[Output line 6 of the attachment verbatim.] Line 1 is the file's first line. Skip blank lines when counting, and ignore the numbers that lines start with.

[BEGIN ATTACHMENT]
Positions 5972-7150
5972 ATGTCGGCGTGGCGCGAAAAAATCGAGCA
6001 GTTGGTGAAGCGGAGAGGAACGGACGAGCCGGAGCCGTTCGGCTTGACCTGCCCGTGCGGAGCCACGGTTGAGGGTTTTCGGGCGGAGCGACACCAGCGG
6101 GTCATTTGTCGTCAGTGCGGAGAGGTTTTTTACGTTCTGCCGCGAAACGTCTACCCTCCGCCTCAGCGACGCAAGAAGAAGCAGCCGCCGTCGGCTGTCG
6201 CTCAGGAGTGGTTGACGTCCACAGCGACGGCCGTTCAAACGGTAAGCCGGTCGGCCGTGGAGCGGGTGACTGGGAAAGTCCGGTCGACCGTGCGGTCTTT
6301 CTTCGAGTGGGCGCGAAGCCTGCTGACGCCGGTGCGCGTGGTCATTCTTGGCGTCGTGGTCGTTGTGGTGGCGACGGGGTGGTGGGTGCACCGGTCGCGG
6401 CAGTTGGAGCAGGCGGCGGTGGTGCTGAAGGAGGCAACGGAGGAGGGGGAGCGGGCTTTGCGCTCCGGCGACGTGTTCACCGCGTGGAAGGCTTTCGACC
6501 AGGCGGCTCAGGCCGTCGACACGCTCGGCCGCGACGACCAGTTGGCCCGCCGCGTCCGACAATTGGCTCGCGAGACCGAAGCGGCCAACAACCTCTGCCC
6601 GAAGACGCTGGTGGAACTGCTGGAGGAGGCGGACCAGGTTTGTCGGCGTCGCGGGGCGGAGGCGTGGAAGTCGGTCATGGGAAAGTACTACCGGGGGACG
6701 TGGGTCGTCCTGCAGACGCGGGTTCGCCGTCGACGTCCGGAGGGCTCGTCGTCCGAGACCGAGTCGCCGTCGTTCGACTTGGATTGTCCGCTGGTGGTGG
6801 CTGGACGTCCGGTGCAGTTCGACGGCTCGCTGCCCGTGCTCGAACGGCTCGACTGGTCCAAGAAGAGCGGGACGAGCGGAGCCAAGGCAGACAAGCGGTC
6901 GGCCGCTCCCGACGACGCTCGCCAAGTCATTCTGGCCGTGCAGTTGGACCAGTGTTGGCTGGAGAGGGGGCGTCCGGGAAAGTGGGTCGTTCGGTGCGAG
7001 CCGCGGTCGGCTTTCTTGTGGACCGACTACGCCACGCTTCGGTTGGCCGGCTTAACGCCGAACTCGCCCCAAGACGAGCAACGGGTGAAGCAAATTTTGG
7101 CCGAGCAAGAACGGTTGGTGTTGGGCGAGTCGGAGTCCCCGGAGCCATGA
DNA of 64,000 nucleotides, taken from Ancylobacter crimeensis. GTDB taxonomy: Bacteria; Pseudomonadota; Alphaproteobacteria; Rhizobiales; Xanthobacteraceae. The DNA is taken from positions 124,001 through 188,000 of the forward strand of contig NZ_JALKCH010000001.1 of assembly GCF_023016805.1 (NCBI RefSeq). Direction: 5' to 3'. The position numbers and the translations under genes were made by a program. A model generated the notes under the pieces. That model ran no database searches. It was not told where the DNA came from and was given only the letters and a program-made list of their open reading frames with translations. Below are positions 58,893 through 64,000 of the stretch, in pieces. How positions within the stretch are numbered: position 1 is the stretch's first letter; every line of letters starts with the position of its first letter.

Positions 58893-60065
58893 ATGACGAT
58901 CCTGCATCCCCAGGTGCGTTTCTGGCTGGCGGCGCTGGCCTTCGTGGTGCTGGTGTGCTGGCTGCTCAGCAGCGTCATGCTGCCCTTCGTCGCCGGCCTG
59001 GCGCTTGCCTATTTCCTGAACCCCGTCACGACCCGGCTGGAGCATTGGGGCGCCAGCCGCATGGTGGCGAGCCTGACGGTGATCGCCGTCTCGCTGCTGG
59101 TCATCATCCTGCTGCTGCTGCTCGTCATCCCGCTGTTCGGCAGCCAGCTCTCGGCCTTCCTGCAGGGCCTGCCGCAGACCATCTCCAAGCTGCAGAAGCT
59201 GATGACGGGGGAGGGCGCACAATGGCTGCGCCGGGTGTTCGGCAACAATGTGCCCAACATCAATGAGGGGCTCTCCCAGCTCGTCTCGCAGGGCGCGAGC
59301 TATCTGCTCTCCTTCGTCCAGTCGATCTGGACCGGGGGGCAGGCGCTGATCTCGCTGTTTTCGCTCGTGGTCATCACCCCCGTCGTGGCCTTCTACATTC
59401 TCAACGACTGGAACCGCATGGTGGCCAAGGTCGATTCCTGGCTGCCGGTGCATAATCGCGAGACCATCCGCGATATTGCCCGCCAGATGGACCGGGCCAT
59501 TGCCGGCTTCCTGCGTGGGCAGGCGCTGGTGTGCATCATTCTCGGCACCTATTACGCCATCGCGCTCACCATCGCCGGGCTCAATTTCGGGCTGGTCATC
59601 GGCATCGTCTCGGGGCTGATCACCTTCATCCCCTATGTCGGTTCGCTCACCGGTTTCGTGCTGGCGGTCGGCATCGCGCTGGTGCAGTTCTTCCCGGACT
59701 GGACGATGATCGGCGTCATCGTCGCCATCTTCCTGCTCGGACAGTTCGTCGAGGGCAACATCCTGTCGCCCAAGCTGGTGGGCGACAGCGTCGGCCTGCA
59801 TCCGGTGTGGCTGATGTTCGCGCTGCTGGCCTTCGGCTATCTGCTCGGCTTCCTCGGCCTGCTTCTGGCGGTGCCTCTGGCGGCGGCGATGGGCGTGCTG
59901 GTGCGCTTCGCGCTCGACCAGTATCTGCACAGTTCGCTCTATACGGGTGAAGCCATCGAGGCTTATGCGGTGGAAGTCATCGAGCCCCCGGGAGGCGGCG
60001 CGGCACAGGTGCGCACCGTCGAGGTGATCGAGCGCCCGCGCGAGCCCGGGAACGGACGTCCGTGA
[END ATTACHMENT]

6301 CTTCGAGTGGGCGCGAAGCCTGCTGACGCCGGTGCGCGTGGTCATTCTTGGCGTCGTGGTCGTTGTGGTGGCGACGGGGTGGTGGGTGCACCGGTCGCGG